- Some tablets contain squares of the numbers from 1 to 59, cubes up to 32, square roots, cube roots, sums of squares and cubes, and reciprocals.
- See Table 1 in The Saga of Mathematics (page 29)

The Saga of Mathematics

Babylonian Arithmetic

- For the Babylonians, addition and subtraction are very much as it is for us today except that carrying and borrowing center around 60 not 10.
- Let’s add (10, 30; 50)60 + (30; 40, 25)60

The Saga of Mathematics

Babylonian Arithmetic

- Remember to line the numbers up at the sexagesimal point, that is, the semicolon (;) and add zero when necessary.
- Note that since 40 + 50 = 90 which is greater than 60, we write 90 in sexagesimal as (1, 30)60.
- So we put down 30 and carry the 1.
- Similarly for the 30 + 30 + 1 (that we carried).

The Saga of Mathematics

Babylonian Multiplication

- Some tablets list the multiples of a single number, p.
- Because the Mesopotamians used a sexagesimal (base 60) number system, you would expect that a multiplication table would list all the multiples from 1p, 2p, ..., up to 59p.
- But what they did was to give all the multiples from 1p up to 20p, and then go up in multiples of 10, thus finishing the table with 30p, 40p and 50p.

The Saga of Mathematics

Babylonian Multiplication

- They would then use the distributive law a (b + c) = a b + a c
- If they wanted to know, say, 47p, they added 40p and 7p.
- Sometimes the tables finished by giving the square of the number p as well.
- Since they had tablets containing squares, they could also find products another way.

The Saga of Mathematics

Babylonian Multiplication

- Using tablets containing squares, the Babylonians could use the formula
- Or, an even better one is

The Saga of Mathematics

Babylonian Multiplication

- Using the table at the right, find 1112.
- Following the formula, we have 1112 =

(232 – 12) 4 =

(8, 48)60 4 =

(2, 12)60.

The Saga of Mathematics

Babylonian Multiplication

- Multiplication can also be done like it is in our number system.
- Remember that carrying centers around 60 not 10.
- For example,

The Saga of Mathematics

Babylonian Division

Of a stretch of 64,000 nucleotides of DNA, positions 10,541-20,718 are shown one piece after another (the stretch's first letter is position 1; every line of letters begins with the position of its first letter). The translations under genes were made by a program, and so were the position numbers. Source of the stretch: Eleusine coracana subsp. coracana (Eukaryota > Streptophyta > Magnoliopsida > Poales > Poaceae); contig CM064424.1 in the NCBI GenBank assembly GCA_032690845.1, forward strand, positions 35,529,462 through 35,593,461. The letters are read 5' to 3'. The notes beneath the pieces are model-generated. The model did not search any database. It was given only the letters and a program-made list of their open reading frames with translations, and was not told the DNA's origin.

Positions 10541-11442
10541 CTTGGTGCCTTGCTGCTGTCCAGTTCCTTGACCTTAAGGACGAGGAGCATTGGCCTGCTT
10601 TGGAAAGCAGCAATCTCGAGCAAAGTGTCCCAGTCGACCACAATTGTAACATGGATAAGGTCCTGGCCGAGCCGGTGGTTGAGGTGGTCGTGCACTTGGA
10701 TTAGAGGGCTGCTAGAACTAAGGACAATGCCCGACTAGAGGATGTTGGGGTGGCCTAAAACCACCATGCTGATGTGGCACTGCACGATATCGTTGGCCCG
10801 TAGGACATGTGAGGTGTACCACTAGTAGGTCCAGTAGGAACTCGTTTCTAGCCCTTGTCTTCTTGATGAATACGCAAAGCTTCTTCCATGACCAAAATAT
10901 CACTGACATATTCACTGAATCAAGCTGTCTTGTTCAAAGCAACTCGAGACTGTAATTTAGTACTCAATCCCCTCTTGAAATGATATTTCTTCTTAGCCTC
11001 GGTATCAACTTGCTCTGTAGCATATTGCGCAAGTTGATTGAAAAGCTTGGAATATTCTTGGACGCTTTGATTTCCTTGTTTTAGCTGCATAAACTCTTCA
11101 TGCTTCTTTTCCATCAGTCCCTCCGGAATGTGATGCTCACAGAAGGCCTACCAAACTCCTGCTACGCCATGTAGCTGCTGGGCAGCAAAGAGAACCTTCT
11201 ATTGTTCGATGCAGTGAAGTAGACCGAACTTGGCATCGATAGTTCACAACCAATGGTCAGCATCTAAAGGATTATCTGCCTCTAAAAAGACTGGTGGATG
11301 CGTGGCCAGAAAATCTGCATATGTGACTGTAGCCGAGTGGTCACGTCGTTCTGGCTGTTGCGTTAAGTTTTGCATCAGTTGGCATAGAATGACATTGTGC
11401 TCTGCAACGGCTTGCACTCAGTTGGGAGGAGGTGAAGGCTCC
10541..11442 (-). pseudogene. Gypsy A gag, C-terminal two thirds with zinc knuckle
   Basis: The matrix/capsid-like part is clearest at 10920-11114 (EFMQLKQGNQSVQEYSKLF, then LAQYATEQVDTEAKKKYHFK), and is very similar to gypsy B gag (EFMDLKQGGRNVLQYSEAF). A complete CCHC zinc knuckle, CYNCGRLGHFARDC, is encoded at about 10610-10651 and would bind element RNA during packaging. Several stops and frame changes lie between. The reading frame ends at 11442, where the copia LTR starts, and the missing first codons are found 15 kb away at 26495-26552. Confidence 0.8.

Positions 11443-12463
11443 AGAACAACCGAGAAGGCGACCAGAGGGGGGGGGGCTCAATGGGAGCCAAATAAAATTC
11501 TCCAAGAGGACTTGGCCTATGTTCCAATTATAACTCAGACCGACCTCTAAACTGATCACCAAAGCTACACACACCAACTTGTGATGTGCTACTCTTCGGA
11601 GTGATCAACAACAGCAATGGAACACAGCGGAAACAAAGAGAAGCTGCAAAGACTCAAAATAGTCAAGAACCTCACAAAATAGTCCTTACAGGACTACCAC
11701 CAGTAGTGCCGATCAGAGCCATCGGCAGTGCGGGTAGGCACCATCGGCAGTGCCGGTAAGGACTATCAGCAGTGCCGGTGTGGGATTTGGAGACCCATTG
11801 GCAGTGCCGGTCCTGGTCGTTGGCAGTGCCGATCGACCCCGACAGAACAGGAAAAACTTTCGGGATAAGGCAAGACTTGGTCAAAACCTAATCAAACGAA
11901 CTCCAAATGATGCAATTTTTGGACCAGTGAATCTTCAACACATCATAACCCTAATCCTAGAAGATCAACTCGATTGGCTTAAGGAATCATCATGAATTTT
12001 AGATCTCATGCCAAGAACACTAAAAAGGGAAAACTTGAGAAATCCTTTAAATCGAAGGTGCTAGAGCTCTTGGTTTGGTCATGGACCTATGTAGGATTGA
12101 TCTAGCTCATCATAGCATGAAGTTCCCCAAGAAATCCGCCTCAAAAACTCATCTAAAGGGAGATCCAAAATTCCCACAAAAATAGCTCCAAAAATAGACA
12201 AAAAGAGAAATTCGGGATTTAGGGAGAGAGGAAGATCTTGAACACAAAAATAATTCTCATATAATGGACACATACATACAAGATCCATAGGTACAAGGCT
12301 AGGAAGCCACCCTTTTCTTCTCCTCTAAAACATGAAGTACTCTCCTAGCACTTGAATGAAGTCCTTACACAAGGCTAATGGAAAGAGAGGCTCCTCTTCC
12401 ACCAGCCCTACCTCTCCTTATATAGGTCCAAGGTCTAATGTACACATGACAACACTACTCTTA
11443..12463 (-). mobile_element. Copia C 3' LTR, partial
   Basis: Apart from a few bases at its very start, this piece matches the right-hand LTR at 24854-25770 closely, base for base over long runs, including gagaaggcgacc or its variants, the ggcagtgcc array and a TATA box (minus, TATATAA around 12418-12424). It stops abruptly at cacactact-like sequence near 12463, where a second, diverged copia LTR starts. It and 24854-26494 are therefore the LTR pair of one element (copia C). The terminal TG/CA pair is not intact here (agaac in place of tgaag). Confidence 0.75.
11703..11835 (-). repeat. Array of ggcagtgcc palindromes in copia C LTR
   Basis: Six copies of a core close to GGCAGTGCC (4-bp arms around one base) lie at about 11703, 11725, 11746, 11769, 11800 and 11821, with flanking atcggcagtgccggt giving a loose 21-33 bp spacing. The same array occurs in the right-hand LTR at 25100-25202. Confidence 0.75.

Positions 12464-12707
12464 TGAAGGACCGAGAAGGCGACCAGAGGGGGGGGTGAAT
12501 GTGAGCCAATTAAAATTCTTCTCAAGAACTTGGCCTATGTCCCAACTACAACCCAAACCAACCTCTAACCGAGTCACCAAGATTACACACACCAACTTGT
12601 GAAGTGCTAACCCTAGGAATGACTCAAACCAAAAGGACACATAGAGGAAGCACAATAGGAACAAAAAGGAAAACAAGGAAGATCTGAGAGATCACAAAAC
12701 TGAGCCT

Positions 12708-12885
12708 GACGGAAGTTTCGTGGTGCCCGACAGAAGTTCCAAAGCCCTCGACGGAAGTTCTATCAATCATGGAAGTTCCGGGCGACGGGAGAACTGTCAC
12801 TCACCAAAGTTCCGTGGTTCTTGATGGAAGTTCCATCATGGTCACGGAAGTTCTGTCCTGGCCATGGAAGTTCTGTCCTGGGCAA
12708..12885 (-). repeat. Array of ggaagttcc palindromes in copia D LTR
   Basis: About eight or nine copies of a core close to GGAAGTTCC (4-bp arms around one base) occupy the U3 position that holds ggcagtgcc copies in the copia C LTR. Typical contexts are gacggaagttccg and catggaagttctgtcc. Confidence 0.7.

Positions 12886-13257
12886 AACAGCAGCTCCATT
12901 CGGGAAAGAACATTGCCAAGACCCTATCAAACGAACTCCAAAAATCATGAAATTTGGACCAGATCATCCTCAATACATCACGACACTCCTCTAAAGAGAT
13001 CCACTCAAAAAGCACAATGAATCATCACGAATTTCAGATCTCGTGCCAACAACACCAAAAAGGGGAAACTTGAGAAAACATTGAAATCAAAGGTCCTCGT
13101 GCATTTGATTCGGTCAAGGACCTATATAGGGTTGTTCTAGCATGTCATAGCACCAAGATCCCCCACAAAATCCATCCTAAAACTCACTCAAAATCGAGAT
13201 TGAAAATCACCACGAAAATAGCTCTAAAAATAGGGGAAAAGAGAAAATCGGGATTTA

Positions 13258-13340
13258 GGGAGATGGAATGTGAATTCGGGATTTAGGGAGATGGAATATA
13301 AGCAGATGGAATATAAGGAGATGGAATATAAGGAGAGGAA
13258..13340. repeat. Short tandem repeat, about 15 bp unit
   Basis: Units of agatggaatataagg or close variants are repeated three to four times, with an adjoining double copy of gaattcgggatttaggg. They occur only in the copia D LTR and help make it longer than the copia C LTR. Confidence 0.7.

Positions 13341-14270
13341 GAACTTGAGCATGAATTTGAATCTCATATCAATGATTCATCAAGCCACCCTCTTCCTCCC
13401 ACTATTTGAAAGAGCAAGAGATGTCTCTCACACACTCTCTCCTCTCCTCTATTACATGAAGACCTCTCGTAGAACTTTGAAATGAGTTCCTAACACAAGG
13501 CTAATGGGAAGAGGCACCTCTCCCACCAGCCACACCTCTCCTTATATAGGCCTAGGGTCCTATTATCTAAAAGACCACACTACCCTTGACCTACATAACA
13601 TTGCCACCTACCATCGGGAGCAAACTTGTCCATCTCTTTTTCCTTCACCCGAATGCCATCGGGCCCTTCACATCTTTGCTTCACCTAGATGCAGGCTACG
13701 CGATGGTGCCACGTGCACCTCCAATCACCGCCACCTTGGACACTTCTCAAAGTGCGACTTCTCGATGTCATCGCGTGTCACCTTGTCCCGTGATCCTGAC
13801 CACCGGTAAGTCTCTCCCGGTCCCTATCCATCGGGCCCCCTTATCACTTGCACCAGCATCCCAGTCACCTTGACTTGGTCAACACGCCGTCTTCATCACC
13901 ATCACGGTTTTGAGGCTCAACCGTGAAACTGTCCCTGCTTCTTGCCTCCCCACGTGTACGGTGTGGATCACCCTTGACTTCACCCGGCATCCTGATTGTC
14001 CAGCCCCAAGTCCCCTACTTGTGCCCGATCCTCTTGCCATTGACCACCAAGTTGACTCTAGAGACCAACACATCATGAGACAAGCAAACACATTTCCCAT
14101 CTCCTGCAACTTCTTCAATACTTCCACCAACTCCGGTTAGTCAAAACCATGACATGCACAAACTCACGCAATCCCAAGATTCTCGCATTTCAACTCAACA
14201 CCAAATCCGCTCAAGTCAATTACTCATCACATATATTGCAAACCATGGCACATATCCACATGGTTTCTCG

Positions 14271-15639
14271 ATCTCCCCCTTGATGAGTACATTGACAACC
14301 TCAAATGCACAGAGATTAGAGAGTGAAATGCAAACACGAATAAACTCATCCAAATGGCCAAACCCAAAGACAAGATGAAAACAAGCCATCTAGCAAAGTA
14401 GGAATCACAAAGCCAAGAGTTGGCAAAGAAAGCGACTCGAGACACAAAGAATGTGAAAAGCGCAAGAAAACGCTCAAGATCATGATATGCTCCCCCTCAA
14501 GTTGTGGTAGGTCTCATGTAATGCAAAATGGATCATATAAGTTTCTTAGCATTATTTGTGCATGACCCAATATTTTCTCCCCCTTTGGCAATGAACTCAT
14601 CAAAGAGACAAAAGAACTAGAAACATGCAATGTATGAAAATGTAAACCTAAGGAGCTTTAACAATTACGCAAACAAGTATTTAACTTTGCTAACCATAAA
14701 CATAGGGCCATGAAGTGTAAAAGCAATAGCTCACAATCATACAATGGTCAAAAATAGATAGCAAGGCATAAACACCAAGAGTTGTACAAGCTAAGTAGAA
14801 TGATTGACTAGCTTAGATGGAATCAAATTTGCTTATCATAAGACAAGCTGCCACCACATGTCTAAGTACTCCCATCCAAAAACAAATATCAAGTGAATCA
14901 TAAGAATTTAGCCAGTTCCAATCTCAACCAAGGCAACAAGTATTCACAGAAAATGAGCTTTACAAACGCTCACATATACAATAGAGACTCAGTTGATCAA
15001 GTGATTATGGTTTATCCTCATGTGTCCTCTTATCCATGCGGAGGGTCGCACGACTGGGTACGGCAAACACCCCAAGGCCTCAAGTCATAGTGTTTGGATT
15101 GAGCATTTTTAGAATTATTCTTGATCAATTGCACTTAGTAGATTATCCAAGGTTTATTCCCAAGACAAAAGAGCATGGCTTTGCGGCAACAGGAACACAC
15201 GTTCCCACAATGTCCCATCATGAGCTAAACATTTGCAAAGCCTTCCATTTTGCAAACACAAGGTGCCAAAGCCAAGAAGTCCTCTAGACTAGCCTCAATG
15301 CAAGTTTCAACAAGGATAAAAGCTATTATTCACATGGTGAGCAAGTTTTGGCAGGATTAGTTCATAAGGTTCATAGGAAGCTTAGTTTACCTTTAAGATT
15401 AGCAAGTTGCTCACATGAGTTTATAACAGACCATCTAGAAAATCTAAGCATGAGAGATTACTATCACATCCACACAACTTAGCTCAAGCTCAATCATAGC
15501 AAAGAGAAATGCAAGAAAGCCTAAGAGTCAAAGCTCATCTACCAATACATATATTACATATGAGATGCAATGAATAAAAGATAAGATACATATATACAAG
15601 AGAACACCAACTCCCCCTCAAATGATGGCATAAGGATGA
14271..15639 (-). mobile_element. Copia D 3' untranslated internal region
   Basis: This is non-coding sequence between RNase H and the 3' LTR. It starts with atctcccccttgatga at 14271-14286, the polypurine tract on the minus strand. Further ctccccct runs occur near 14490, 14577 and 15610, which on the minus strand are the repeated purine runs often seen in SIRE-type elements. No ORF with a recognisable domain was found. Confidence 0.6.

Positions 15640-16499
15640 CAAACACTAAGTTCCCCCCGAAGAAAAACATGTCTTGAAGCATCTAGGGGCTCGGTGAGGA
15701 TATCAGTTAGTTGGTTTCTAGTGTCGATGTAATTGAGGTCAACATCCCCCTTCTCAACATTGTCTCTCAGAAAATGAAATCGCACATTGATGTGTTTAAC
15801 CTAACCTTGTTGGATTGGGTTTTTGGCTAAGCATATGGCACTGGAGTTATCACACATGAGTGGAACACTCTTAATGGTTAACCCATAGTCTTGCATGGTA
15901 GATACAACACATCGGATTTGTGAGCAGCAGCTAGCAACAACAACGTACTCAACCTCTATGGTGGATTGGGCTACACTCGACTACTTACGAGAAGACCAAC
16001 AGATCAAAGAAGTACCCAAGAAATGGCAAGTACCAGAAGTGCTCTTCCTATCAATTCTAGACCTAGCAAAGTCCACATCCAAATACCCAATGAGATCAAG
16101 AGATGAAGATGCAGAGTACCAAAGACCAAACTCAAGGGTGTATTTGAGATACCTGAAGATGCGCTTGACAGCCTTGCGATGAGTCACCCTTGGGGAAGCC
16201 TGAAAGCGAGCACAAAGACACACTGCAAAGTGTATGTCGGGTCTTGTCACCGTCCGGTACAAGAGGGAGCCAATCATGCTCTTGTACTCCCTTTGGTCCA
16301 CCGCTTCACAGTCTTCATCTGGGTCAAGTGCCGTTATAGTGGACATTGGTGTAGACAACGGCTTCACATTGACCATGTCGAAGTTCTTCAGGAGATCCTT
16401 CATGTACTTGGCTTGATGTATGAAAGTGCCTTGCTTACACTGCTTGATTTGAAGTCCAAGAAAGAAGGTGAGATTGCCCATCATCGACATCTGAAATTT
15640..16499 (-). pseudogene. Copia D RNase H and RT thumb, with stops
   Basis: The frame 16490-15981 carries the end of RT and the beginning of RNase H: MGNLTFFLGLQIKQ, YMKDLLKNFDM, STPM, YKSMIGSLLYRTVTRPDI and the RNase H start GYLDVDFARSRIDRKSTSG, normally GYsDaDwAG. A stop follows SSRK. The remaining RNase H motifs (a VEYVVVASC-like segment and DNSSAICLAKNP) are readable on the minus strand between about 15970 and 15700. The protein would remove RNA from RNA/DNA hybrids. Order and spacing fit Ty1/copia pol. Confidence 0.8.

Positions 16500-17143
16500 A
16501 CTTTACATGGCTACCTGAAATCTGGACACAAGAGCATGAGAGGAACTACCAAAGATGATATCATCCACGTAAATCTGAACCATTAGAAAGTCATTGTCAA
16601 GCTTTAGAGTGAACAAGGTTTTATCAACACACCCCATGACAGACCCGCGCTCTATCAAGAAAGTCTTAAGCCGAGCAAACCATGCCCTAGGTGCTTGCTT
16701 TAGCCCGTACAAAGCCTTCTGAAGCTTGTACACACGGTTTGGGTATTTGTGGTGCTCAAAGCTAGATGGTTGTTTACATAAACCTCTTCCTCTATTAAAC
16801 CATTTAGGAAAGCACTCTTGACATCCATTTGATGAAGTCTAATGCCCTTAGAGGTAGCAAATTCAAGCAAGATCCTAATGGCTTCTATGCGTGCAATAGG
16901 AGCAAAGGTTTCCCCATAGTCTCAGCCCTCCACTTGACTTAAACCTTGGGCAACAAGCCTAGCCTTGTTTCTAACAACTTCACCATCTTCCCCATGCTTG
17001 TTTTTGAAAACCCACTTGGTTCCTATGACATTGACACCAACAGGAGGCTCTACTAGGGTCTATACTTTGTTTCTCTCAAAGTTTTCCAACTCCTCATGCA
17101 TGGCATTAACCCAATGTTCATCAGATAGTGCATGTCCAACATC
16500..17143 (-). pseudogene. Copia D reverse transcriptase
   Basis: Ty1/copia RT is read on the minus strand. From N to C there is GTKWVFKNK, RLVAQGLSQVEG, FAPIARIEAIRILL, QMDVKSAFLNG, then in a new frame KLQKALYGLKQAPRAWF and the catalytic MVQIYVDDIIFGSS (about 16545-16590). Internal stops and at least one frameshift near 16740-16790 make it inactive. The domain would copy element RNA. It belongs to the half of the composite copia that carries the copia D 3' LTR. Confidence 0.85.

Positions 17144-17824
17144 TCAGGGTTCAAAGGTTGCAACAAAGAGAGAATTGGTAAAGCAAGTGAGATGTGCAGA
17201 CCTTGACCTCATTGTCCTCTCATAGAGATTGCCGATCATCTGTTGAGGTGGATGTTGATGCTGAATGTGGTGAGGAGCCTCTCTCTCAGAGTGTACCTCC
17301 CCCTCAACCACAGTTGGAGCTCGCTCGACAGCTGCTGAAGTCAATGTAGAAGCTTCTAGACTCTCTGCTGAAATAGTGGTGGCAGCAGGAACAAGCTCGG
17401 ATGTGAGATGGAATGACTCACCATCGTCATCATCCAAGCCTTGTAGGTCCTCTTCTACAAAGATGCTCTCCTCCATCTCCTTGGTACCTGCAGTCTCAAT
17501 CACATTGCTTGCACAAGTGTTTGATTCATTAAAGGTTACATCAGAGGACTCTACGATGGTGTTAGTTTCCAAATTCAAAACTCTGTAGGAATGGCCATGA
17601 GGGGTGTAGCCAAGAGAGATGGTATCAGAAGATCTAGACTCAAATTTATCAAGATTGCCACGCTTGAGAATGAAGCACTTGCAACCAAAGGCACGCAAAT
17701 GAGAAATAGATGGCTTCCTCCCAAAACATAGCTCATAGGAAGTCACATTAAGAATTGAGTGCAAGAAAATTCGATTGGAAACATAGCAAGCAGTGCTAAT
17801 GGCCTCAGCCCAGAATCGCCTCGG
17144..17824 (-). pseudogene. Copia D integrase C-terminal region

- Correctly seen as multiplication by the reciprocal of the divisor.
- For example,

2 3 = 2 (1/3) = 2 (0;20)60 = (0;40)60

- For this purpose they kept a table of reciprocals (see Table 1, page 29).
- Babylonians approximated reciprocals which led to repeating sexagesimals.

The Saga of Mathematics

Babylonian Division

- 44 12 = 44 (1/12) = 44 (0;5)60 = (3;40)60.
- Note: 5 44 = 220 and 220 in base-60 is 3,40.
- 12 8 = 12 (1/8) = 12 (0;7,30)60 = (1;30,0)60.
- 25 9 = 25 (1/9) = 25 (0;6,40)60 = (2;46,40)60.

The Saga of Mathematics

Babylonian Division

- When fractions generated repeating sexagesimals, they would use an approximation.
- Since 1/7 = (0;8,34,17,8,34,17,...)60.
- They would have terminated it to approximate the solution and state that it was so, “since 7 does not divide”.
- They would use 1/7 (0;8,34,17,8)60.

The Saga of Mathematics

Babylonian Algebra

- Babylonian could solve linear equations, system of equations, quadratic equations, and some cubics as well.
- The Babylonians had some sort of theoretical approach to mathematics, unlike the Egyptians.
- Many problems were intellectual exercises which demonstrate interesting numerical relations.

The Saga of Mathematics

Linear Equations

- I found a stone but did not weigh it; after I added to it 1/7 of its weight and then 1/11 of this new weight, I weighed the total 1 mina. What was the original weight of the stone?
- [Note: 1 mina = 60 sheqels and 1 sheqel = 180 se.]
- Answer: 2/3 mina, 8 sheqels, 22 ½ se.
- Or 48.125 sheqels!

The Saga of Mathematics

Linear Equations

- Call the original weight x, and solve
- This can be reduced to
- To solve, multiply both sides by the reciprocal, x = (5/8)77

The Saga of Mathematics

Simultaneous Equations

- There are two silver rings; 1/7 of the first and 1/11 of the second ring are broken off, so that what is broken off weighs 1 sheqel. The first diminished by its 1/7 weighs as much as the second diminished by its 1/11. What did the silver rings weigh?
- Answer: 4.375 sheqels and 4.125 sheqels.

The Saga of Mathematics

Simultaneous Equations

- Consider the system
- This can be solved by substitution.
- Multiply both sides of the first equation by 6, gives

The Saga of Mathematics

Simultaneous Equations

- Substituting yields